Euthanasia Criteria – Dog Training

Euthanasia Criteria

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Sam Basso
PHOENIX , AZ AREA: (602) 708-4531
OR, if you are out of this area, inquire about a telephone or e-Lesson
Email: [email protected]

[PLEASE READ: Death, Grief and Loss Of Your Dog And read this about a dog with genetic temperament problems that made the dog dangerous… The Hopeless Useless Dog ]

If you haven’t paid your veterinarian to examine the health of your dog, AND haven’t hired a good, professional dog trainer and behaviorist to evaluate your dog, you shouldn’t be considering euthanasia for your dog. I should also mention that many “certified animal behaviorists” that veterinarians recommend are not qualified to address aggression problems. So, you need to be wise as to where you get your advice on behavior.

Think Before You Act

If you put your dog to death, it is going to affect you, and hit you hard, so make a good decision. When a pet dies, it is often just as intense as if a friend or family member dies. But, yet, it is different because a lot of the time, we are putting our dogs to death at the veterinarian’s office instead of letting the dog suffer and die a natural death.

My thoughts on euthanasia continue to change and develop over the years. What you read here is the result of a lot of thought and experience. What I might have done 10 years ago, I might not do today, or 10 years from now. There is no guide book on this stuff. So, I’ve been trying to develop principles about euthanasia that I can feel good about, and relating to you my opinion based upon all my years of working with dogs. It doesn’t mean I’m right. It doesn’t mean I still don’t wrestle with this topic. It doesn’t mean that others think the same as I do, or that you should agree with me. You are seeing where I’m at right now, and why I’ve come to these recommendations. I didn’t start out with all of this figured out. I’ve had to try and figure it out along the way. I have a heart for animals. I can’t stand to see them suffer. Imagine how hard it is to recommend euthanasia if you love dogs! It is the worst part about being a dog trainer. It hits me hard just as if the dog was mine. And I’m well aware of the dangers of a vicious dog, too. I’ve met some very dangerous dogs. Imagine facing a 175 lb, vicious, Great Dane. I’ve met a dog like that, and it had the potential to be a man killer. Size doesn’t always mean the dog is safer, either. Imagine dealing with a cocker spaniel with allergies so bad that it made the dog dangerous for everyone in the family – no one could even touch the dog, the vet couldn’t cure the allergy, and pus would leak out of all the dogs toe nails. That was a very dangerous dog. Imagine a herding dog that hated kids, that got loose in the back yard and attacked a man’s 14 year old son and put him in the hospital. Or the Chesapeake Bay Retriever mix, a huge black dog, that was the biggest and most dangerous dog I’ve ever met. It was good with the family, but dangerous to all outsiders and could easily have killed someone if the kids had accidentally left the front door open. I’ve met all these dogs, and more. You have to balance the good of the dog with the safety of the people involved. It is a messy decision that will always bother you.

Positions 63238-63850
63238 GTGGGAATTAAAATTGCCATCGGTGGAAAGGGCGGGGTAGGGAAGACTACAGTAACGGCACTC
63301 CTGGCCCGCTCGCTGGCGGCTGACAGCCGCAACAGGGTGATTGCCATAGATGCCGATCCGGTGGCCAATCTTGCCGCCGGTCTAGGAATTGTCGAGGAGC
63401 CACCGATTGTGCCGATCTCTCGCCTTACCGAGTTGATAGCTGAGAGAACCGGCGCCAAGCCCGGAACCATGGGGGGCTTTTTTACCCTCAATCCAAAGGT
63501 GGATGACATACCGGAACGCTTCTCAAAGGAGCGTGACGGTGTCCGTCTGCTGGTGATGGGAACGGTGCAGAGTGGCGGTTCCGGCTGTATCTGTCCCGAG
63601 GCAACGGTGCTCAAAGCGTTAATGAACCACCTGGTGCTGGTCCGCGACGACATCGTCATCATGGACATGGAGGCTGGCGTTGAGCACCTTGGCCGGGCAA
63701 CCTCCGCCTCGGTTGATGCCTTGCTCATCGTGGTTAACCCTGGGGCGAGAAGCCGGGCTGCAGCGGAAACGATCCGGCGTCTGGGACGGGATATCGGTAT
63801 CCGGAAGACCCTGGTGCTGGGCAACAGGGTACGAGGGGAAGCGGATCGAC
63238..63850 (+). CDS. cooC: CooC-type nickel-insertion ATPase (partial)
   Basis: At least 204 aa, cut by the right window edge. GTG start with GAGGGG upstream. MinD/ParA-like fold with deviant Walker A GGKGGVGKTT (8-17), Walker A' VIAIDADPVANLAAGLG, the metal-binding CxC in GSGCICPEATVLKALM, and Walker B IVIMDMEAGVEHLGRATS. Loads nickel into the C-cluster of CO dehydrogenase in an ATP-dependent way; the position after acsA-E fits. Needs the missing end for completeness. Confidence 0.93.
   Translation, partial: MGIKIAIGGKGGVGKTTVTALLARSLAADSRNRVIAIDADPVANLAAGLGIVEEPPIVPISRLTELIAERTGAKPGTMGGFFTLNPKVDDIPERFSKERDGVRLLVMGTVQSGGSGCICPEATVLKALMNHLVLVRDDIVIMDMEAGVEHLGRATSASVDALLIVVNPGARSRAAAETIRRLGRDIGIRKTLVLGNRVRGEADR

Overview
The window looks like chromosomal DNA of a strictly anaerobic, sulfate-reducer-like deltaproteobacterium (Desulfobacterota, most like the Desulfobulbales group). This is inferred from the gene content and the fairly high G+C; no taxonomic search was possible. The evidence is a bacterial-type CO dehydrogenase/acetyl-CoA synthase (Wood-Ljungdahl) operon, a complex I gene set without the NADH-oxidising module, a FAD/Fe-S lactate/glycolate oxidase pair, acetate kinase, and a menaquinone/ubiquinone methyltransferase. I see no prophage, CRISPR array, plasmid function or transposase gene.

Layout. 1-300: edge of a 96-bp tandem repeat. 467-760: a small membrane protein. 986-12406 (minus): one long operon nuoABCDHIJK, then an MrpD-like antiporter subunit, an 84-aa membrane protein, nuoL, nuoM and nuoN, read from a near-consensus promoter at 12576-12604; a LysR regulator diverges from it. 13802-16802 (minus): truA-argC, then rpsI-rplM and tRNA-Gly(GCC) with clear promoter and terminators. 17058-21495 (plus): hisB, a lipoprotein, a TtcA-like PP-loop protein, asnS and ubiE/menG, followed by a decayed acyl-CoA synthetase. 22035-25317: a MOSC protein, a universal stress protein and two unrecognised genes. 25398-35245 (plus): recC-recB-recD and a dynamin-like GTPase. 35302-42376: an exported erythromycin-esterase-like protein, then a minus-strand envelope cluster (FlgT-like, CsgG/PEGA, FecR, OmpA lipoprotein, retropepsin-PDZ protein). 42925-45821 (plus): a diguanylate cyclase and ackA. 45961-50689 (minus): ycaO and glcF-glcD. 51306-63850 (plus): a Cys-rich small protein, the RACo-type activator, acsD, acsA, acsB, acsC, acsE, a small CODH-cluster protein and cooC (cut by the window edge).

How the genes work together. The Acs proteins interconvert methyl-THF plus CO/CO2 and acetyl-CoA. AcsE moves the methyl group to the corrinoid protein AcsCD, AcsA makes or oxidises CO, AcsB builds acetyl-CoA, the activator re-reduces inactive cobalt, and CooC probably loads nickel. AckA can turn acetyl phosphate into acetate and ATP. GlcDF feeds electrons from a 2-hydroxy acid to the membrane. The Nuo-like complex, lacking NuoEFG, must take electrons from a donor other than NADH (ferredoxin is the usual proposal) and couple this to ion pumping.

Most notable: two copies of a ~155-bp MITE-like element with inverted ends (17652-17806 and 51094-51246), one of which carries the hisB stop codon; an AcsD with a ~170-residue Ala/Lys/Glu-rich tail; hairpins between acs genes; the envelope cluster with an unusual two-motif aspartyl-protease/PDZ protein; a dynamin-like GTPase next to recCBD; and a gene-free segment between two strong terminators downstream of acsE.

It is also normal for many dogs, and many dog breeds, to not be good with other people, dogs or animals. The Fila Brasiliero is NOT friendly with strangers. That is normal. A Doberman is not to be faulted if it is aggressive towards other dogs… read the AKC breed standard. That is normal for the breed. These dogs need a different home if you can’t handle the dog, not euthanasia. Many breeds are watchdogs, guard dogs, flock guards, personal protection dogs, or hunting dogs, that were bred to attack and even kill. That isn’t abnormal for these breeds. It is YOUR FAULT, not the dog’s fault, if you put a dog in a situation that goes against its breeding. Find the dog another home, don’t put it down.